Setting: Calloway Ranch, Horsefly (today the Walter’s Ranch).
In 1955, my second year haying in Horsefly, with a raise to $6 per day, my boss Gordon Thompson went to Williams Lake on a Sunday looking for a couple of men to help with the haying.
Common practice then was to scour the jail for willing workers, and bail them out if they agreed to come and work for you, so Gordon came back to Horsefly with Ernie Sam and Clarence Bates.
Gosh these were nice people. Ernie was from Clinton, and Clarence was from the Bates family in Williams Lake.
Ernie was about 35 and Clarence about 21 or so.
Ernie was a typical cowboy, taciturn, weathered, and a great worker, while Clarence was much more outgoing, happy-go-lucky, and was a fine guitar player and singer.
Both were excellent workers.
I recall a time when Gordon went to town, leaving instructions with us as to what to do this day.
I was bunching windrows, and Ernie and Clarence were building cocks (miniature haystacks) of hay as fast as they were able.
The sky overhead was dark with an impending thunderstorm.
Suddenly, that which we feared happened.
The floodgates opened and a typical Cariboo torrential downpour occurred.
In seconds, I was drenched to the skin, and haying was over for the day.
I was about a mile or so from where Ernie and Clarence were working, so I trotted my team over in the general direction where I had seen them last. At first I couldn’t figure out where they were.
There was no sign anyone was even around at all.
Finally I realized the wily natives had taken a full forkful of hay and inverted it, so standing upside down with the handle on the ground, the forkful of hay provided an umbrella under which crouched my stalwart friends Clarence and Ernie, dry as toast.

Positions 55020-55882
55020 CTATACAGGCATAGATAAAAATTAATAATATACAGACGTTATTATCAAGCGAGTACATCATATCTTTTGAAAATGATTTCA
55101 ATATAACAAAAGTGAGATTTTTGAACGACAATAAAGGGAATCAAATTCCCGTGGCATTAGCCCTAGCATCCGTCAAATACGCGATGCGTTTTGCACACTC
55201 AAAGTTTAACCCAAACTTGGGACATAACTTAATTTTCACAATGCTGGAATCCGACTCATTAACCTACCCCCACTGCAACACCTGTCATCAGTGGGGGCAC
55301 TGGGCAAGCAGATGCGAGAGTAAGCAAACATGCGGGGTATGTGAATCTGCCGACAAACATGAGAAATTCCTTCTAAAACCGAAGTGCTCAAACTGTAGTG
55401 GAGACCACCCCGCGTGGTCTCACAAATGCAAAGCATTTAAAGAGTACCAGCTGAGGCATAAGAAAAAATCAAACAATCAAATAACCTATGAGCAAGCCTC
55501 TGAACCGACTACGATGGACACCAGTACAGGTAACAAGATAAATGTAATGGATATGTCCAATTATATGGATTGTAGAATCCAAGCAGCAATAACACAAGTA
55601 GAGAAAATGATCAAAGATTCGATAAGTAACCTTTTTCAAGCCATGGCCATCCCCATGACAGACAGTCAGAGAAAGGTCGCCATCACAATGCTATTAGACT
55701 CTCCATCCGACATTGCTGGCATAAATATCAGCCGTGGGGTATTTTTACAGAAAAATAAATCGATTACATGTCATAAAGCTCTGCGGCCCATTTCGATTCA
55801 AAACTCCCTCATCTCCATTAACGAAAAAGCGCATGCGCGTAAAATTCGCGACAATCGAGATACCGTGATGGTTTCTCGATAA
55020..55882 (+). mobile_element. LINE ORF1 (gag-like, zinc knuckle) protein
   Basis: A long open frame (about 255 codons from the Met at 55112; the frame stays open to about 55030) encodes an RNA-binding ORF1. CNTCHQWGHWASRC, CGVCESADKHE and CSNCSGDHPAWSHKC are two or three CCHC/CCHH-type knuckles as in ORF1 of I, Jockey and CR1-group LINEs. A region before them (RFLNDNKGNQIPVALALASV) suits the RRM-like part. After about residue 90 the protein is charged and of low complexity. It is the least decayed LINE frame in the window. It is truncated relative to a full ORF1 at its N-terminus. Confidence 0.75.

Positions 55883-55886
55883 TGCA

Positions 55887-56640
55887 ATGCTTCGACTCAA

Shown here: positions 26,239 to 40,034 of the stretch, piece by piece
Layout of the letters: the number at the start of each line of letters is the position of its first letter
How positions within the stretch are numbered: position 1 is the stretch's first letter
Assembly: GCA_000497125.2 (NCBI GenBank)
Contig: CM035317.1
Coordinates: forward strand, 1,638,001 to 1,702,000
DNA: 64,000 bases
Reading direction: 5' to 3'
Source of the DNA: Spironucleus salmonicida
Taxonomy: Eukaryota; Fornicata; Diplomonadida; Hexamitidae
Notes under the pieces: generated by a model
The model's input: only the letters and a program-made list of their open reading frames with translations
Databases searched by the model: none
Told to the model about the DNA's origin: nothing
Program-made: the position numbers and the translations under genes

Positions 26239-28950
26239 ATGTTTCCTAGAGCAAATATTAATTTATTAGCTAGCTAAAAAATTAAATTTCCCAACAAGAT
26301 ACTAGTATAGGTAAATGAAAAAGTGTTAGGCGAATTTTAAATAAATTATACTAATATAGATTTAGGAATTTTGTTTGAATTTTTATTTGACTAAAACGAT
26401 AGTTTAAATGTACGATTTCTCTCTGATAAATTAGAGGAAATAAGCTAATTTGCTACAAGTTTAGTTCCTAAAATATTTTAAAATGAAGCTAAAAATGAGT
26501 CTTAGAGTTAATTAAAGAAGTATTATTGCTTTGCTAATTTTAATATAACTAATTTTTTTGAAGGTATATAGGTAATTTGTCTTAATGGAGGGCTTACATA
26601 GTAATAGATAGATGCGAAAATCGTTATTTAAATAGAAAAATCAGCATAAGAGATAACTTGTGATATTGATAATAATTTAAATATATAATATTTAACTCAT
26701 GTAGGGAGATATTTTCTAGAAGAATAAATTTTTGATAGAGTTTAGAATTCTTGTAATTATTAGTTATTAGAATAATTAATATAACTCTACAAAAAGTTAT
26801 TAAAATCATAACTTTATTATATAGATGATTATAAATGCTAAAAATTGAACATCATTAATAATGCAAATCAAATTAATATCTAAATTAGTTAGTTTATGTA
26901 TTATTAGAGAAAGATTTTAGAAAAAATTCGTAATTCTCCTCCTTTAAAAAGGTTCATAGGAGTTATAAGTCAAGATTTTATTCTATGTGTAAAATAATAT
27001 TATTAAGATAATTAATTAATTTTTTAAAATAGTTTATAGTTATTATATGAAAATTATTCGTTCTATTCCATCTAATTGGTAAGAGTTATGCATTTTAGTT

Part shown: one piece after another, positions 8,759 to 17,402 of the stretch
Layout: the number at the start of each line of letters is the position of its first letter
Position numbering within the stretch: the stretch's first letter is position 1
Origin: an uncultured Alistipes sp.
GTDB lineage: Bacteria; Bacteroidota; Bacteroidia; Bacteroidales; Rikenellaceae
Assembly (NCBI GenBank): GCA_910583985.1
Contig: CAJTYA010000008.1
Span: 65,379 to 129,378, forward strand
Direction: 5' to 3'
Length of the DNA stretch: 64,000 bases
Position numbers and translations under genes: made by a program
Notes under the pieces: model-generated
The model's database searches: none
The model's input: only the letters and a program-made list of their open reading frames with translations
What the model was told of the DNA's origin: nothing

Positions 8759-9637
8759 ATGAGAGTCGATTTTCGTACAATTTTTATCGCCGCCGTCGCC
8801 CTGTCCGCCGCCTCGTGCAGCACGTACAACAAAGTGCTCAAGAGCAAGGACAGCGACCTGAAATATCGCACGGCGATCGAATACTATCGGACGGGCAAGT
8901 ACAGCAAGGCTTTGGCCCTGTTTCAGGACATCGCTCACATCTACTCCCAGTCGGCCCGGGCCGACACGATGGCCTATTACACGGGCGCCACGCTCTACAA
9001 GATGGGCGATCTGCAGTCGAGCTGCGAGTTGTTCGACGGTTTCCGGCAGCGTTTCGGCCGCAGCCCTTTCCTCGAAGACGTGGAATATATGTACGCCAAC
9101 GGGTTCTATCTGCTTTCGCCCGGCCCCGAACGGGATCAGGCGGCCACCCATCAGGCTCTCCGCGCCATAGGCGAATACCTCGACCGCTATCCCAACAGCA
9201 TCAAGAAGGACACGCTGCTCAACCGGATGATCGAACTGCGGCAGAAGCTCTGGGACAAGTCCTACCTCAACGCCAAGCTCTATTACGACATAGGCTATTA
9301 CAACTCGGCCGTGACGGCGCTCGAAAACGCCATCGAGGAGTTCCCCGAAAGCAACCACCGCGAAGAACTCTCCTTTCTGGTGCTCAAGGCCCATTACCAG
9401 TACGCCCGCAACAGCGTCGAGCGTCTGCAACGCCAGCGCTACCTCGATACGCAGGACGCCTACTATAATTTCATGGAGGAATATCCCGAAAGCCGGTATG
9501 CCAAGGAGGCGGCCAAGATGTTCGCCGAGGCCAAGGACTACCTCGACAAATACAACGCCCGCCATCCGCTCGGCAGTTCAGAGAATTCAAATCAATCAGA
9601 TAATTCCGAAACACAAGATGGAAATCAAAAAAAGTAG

“We may as well go in for lunch now” I called out. Both men stood up at the same time and said, “OK Bruce.”
What happened next was astonishing.
My team, Duke on the left and Breeze on the right, spooked when the haystacks stood up and began moving and talking.
Both horses snorted in fright. The hair stood up along their backs. They pulled a 180 degree turn and tore off with their tails in the air and manes flying and galloping faster than I had ever travelled before.
Talk about excitement!
They headed in the general direction of Williams Lake at a flat out gallop.
I had no idea what to do.
I stood up and pulled back with all my strength and yelled whoa!
We picked up a few miles per hour.
Now I had seen Tom Mix jump onto the backs of the team and pull them to a halt in the movies, and in the comics, cowboys were doing it as a matter of course, so my thought was I would be safest if I could get aboard either horse.
I didn’t see how I could possibly jump off the back of the rake over the tines and the seat.
It was all I could do to hang on as it was. The rake was alternating between bouncing three feet up on the left side to two feet on the other, and being completely airborne as we careened wildly across the field.